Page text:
Although codes are a state and local issue, the entire country benefits if states and localities adopt better codes.
Model building codes are developed in open, consensus-based processes that rely on the latest research in building technology and enable all stakeholders to weigh in. This process includes energy codes, which are designed to help buildings save energy.
In 1992, Congress authorized DOE to examine each revised edition of the model energy code to determine whether it would save more energy as compared to the previous version, and provide technical assistance to the code-development organizations and to states and localities in adopting better energy codes.
Unfortunately, many states have not implemented the most up-to-date energy codes, leaving potential energy savings on the shelf. Worse, many local governments lack the capacity to adequately enforce building codes, and budget crunches caused by the pandemic are making it worse.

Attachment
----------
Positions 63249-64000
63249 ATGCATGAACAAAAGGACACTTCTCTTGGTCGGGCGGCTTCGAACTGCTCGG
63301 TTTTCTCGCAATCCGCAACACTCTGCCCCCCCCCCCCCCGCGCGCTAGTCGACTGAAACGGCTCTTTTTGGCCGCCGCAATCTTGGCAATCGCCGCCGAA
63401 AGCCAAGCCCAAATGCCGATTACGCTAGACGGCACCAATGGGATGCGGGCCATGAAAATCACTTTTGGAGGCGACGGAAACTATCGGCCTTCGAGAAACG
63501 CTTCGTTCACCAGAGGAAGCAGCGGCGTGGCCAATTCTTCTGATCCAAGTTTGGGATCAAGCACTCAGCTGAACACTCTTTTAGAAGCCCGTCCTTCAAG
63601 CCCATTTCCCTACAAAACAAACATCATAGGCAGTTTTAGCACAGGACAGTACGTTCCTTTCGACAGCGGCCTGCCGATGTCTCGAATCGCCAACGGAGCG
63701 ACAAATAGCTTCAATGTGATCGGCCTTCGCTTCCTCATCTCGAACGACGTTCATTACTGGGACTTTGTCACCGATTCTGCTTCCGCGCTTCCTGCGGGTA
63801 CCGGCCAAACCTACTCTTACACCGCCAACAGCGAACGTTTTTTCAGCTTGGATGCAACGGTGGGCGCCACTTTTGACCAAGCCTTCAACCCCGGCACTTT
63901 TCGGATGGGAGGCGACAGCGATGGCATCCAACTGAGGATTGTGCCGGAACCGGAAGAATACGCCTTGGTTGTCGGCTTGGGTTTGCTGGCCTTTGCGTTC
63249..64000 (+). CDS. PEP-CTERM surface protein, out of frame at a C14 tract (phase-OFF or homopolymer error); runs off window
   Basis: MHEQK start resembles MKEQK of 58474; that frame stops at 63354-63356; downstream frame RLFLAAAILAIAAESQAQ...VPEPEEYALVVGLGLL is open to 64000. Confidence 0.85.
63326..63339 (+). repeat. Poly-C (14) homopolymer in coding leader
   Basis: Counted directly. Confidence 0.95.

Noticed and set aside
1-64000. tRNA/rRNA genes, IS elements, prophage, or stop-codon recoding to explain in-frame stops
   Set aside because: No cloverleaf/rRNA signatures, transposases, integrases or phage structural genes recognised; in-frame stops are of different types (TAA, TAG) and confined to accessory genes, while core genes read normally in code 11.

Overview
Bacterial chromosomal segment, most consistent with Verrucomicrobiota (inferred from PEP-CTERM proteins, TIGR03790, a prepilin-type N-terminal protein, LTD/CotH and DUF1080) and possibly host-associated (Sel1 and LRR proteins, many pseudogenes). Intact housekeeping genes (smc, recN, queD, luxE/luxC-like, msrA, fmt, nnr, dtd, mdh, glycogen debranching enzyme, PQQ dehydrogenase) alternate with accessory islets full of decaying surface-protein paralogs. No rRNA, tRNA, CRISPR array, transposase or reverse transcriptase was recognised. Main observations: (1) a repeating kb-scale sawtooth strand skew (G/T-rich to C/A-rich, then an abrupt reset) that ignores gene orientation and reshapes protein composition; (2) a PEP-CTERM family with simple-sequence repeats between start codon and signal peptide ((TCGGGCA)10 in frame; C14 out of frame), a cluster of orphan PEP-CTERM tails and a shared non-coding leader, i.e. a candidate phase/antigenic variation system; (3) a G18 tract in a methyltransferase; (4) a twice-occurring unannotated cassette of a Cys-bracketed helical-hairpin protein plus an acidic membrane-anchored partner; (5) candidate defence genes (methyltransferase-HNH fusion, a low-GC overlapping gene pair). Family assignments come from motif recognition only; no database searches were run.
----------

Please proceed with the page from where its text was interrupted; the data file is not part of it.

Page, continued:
Congress can help by providing grants and technical assistance from the U.S. Department of Energy to help states, communities and the building industry adopt and enforce better codes.
Building codes represent a highly cost-effective strategy to help protect communities from the risks posed by natural and man-made events. Two recent national studies affirm the significant benefits up-to-date building codes provide communities.
Climate Resilient Communities Act (H.R. 1936)
Require GAO to evaluate and issue a report on the structural and economic impacts of climate resiliency at the Federal Emergency Management Agency, including recommendations on how to improve the building codes and standards that the Agency uses to prepare for climate change and address resiliency in housing, public buildings, and infrastructure such as roads and bridges.